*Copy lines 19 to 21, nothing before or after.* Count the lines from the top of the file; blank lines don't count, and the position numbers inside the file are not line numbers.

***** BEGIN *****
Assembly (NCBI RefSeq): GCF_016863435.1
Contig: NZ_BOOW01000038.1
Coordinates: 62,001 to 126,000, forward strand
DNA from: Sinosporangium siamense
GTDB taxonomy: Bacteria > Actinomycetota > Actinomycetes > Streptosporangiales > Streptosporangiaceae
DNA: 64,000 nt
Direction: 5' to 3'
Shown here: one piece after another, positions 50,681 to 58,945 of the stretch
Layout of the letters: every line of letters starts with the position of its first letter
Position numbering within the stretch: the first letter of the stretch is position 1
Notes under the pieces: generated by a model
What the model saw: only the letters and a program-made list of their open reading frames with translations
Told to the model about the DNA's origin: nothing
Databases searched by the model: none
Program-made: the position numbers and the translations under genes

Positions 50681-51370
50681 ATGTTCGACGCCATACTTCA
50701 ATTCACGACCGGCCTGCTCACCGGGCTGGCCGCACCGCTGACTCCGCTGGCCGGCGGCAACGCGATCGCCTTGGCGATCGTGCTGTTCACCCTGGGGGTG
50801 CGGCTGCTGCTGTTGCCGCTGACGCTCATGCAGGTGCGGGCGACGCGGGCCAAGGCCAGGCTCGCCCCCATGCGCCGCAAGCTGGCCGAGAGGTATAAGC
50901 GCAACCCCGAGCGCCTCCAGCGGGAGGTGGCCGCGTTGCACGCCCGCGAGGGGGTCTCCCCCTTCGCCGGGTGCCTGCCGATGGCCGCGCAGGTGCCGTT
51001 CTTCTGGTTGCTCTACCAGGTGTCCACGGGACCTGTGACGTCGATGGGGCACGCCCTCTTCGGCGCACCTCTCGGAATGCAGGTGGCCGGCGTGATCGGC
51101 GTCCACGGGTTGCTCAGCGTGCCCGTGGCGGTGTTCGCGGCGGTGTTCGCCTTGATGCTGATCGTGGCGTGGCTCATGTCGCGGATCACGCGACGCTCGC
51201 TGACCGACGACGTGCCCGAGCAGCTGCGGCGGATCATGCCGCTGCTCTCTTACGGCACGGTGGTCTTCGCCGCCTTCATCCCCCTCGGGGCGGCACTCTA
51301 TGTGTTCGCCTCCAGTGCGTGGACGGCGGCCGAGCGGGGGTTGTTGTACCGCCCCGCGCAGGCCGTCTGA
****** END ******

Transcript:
50801 CGGCTGCTGCTGTTGCCGCTGACGCTCATGCAGGTGCGGGCGACGCGGGCCAAGGCCAGGCTCGCCCCCATGCGCCGCAAGCTGGCCGAGAGGTATAAGC
50901 GCAACCCCGAGCGCCTCCAGCGGGAGGTGGCCGCGTTGCACGCCCGCGAGGGGGTCTCCCCCTTCGCCGGGTGCCTGCCGATGGCCGCGCAGGTGCCGTT
51001 CTTCTGGTTGCTCTACCAGGTGTCCACGGGACCTGTGACGTCGATGGGGCACGCCCTCTTCGGCGCACCTCTCGGAATGCAGGTGGCCGGCGTGATCGGC